Will ObamaCare Be The President's Waterloo?

The Obama administration, sensing that its centerpiece issue of health care reform may be in serious trouble, is doubling down on its efforts to push the package through Congress. The Washington Post just put this article up:

With skepticism about the president’s health-care reform effort mounting on Capitol Hill — even within his own party — the White House has launched a new phase of its strategy designed to dramatically increase public pressure on Congress: all Obama, all the time.

Senior White House aides promise “an aggressive public and private schedule” for Obama as he presses his case for reform, including a prime-time news conference on Wednesday, a trip to Cleveland, and heavy use of Internet video to broadcast his message beyond the reach of the traditional media.

…Another senior White House aide added: “It’s time to raise the stakes on this.”

The past six months have pretty much been all Obama all the time so it’s uncertain just how much more the Washington Post believes the medium can be saturated. But we can be sure of one thing regarding the “aggressive public and private schedule”: the private part of it will include a lot of walking around money similar to what was distributed just prior to the Cap & Trade vote a few weeks ago. During that episode, the Political Action Committees of Speaker Pelosi and Representative Waxman spread the wealth to more than a few wobbly votes to ensure passage of the controversial bill.

As I mentioned yesterday, Republicans and Democrats have acknowledged that the stakes are enormous on healthcare. South Carolina Republican Senator Jim Demint declared that an Obama loss on healthcare would represent the President’s Waterloo. The stage is now being set for one of the meanest and nastiest hard ball political battles in years as the Obama administration signals that it will carry the ball instead of allowing Congress to lead on the issue.

There are a number of problems for the President on this legislation, not least of which is how to pay for it. One option, to tax some of the health benefits presently paid for tax free by employers would present the President with a serious dilemma. It would make him a possibly the biggest tax flip flopper in election history (at least since since George H. W. “read my lips” Bush) because Candidate Obama roasted John McCain for suggesting the same thing.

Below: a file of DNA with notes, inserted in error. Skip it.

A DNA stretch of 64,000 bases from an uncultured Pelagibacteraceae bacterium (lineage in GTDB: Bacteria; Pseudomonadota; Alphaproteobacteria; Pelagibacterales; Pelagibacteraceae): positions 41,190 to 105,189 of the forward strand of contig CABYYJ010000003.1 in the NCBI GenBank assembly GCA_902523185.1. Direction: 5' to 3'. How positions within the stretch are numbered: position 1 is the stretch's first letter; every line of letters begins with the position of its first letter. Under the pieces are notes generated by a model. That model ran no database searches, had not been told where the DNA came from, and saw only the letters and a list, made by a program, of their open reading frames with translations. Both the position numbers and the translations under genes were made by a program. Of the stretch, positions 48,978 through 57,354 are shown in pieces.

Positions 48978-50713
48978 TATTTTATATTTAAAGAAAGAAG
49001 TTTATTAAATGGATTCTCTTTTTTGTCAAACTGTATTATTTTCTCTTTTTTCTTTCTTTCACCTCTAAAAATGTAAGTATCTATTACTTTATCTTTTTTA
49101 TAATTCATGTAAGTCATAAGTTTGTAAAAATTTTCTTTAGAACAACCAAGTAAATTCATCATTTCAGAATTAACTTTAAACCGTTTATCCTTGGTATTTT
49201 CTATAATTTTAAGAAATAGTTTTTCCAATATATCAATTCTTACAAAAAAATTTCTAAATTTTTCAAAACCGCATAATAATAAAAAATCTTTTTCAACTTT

I for one will enjoy the coming free for all because it will show the nation something it never saw during the 2008 campaign: a Barrack Obama that has to descend into the trenches and actually fight with mere mortals for victory. A sycophant media, consumed with the insipid mix of self loathing, white guilt and a famous predisposition for big government schemes, will be of limited help in the trench warfare of health care reform. If you doubt that, you should talk to Hillary Clinton.

If your Congressman is a Blue Dog Democrat (or, more important, a Freshman Blue Dog) you should start making phone calls. Don’t send emails. Burn up the phone lines, especially to the local offices.

An Added Note: The nation’s governors see the writing on the wall in a language they can understand. It’s called unfunded mandates. According to The New York Times:

BILOXI, Miss. — The nation’s governors, Democrats as well as Republicans, voiced deep concern Sunday about the shape of the health care bill emerging from Congress, fearing that the federal government is about to hand them expensive new Medicaid obligations without providing the money to pay for them.

The role of the states in a restructured health care system dominated the National Governors Association’s summer meeting here this weekend — with bipartisan animosity voiced against the Obama administration’s plan during a closed-door luncheon on Saturday and in a private meeting on Sunday afternoon with the secretary of health and human services, Kathleen Sebelius.”I think the governors would all agree that what we don’t want from the federal government is unfunded mandates,” said Gov. Jim Douglas of Vermont, a Republican who is the group’s incoming chairman. “We can’t have the Congress impose requirements that we are forced to absorb beyond our capacity to do so.”

Gov. Phil Bredesen, Democrat of Tennessee, said he feared Congress was about to bestow “the mother of all unfunded mandates.”

As has been mentioned before on this blog, there is an amazing disconnect between the ambitions of this President and state level constituents.

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